Taking the Chance: Young, Female and Travelling

After finishing university, Laura Ponting decided to travel South America on her own. Here she tells us about her travel experiences, and why the pause in her career was worth it.

At 25 years old I am still living at home. If I told my 16-year-old self this I would have been shocked and disappointed, and maybe I am.

You should understand my main aim at the moment is to get a job – actually not just a job, but a career – and of course this takes time. But when I think about where I have travelled, I think this almost, very nearly makes up for my living situation and the pause in my career.

By the time I was 24 I had reached six continents. This number does include Europe and some holidays with my parents but my own solo experiences have nonetheless taken me to South East Asia, the USA, Australia and, most recently, South America.

There is no denying I am part of the milieu of privileged middle-class British travellers who are able to leave home to ‘travel the world’. If I think about it now I sometimes wonder if I should have gone straight into the job market after university, and by now I’m fairly sure I would be living in London and making my way up the career ladder. These thoughts may create pangs of regret sometimes, but when it boils down to it there has been nothing more exciting and adventurous in my life than travel.

UntitledDuring my post-school, pre-university gap year I chose to do the stereotypical South East Asia trip: Thailand, Vietnam, Cambodia, and Laos. I was young and naïve, and although this may sound like a cliché, when I look back I sometimes wonder how I got back to the UK in one piece. Over the first few weeks I managed to lose two credit cards in two separate ATMs; get my handbag cut off me by a Vietnamese on a moped; get on the back of a moped with a very inexperienced British driver who then crashed, resulting in very bad grazes (luckily no broken bones) and which later got very infected; and then managed to get conjunctivitis after playing in a dirty river in Laos. Despite all this, I really did have an amazing time and I don’t think I was the only one who experienced these kinds of issues. I’m sure I won’t be the last. Needless to say my experiences made me much more wary on subsequent travels – not that I haven’t made any other mistakes. In Australia my then-boyfriend and I missed a flight from Sydney to Cairns, by an entire day. Obviously it was all his fault . . .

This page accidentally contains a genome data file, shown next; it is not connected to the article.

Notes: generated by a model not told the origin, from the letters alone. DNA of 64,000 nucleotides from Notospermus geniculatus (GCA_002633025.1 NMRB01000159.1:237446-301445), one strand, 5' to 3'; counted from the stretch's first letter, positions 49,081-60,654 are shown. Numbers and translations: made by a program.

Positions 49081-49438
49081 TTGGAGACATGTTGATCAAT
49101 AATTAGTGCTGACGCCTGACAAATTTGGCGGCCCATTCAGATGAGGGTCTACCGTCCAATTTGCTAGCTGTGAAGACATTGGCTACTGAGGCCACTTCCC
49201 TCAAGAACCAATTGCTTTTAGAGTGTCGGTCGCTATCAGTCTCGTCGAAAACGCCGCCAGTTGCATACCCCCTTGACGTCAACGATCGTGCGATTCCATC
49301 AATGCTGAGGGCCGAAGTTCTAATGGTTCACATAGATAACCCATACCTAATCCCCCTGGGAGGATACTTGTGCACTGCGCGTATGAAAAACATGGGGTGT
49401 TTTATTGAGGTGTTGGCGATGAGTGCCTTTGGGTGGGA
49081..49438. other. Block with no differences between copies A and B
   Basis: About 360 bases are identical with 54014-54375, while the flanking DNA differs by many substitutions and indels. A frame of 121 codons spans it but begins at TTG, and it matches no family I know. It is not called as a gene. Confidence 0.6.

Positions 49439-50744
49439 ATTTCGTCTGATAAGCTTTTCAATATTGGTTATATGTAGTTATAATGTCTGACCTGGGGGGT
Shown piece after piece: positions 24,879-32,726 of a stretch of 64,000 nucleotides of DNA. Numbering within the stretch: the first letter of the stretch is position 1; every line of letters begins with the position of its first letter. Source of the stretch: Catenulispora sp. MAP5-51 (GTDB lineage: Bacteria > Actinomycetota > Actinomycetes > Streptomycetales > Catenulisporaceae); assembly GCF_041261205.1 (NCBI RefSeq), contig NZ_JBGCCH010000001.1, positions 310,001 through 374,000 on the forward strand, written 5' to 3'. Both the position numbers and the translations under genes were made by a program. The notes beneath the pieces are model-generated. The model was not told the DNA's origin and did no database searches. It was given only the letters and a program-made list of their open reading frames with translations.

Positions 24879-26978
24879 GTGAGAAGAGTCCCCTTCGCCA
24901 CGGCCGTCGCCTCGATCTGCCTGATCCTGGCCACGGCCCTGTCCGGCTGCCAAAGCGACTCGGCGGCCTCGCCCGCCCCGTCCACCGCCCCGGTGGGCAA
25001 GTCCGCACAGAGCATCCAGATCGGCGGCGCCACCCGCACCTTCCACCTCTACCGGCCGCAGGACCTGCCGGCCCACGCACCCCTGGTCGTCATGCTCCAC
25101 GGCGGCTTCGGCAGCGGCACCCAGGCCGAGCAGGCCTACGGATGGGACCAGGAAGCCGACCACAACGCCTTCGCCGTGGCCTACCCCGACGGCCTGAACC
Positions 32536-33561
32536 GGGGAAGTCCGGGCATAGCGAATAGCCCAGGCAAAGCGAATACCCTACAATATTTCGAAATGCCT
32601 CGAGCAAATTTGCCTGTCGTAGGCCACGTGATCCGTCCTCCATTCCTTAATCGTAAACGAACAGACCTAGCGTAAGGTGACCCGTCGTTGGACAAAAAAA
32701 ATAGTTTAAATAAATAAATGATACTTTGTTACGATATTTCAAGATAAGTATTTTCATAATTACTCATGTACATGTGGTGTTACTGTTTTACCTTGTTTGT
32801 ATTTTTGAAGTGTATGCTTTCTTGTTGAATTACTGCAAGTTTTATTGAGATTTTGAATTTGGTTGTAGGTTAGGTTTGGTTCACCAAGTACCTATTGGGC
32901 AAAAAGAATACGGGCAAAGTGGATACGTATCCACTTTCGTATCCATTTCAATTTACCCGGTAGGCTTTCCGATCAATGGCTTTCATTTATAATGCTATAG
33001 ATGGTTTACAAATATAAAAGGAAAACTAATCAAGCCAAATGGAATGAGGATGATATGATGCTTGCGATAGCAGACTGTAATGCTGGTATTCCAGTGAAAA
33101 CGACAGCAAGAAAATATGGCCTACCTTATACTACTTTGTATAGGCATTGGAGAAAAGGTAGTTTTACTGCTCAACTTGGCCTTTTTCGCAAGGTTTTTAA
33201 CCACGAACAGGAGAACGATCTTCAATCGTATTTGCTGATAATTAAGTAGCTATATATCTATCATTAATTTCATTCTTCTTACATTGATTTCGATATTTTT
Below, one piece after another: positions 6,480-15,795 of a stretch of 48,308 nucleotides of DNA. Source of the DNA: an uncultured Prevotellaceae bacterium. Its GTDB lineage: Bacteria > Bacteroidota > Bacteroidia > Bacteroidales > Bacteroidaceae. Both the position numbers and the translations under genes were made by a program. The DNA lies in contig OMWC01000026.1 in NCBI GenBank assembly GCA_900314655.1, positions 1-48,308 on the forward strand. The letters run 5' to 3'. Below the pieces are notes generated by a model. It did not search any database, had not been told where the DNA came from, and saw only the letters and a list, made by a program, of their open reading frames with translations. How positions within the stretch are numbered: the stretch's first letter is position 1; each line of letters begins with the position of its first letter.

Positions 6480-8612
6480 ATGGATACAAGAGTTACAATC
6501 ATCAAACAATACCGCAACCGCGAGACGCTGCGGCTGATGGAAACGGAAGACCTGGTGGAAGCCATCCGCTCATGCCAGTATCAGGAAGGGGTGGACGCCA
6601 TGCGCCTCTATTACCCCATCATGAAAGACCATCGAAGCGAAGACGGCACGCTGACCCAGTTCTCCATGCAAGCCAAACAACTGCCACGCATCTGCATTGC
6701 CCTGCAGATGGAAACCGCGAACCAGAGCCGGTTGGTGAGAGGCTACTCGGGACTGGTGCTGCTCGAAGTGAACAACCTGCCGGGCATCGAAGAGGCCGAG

Although I have probably made travel sound like one bad experience after another, it really isn’t – or doesn’t need to be. Early last year, I spent five and a half months travelling around South America, alone. Before I went everyone I spoke to was shocked, partly because I am a female and chose to go alone, but also because South America is viewed as a dangerous place. I think people are scared to break out of their comfort zone. I won’t say I wasn’t apprehensive at the thought of travelling alone, but I knew if I gave up the opportunity I would likely never go. I can tell you now, it was worth every single moment and if anyone else was thinking about doing something similar I would encourage them every step of the way. There is nothing better than seeing and experiencing things so completely different to your own way of life. It can be surprising how similar people are all over the world, but also how accommodating and friendly they can be.

So many of us think about going travelling and never quite get round to it – and of course we’re lucky to even be in the position to consider it. We may all be in different places in our lives, but something we as British people all have in common is our nationality. Owning a British passport is a valuable commodity. I never realised how fortunate I was to be a British traveller until I travelled in South America. Our British citizenship means we are exempt from paying entry fees when visiting countries like Colombia, Bolivia, Argentina and Brazil, as well as many others around the world. Other developed countries like the USA, Australia, and Canada all have to pay some hefty visa fees. So really, we should take advantage of this privilege and travel, travel, travel. It’s a big world.


Laura Ponting | @laura_ponting

Read more about Laura’s travels on her travel blog South American Dreams here! Not recommended if you’re stuck at your desk, and prone to experiencing massive wanderlust.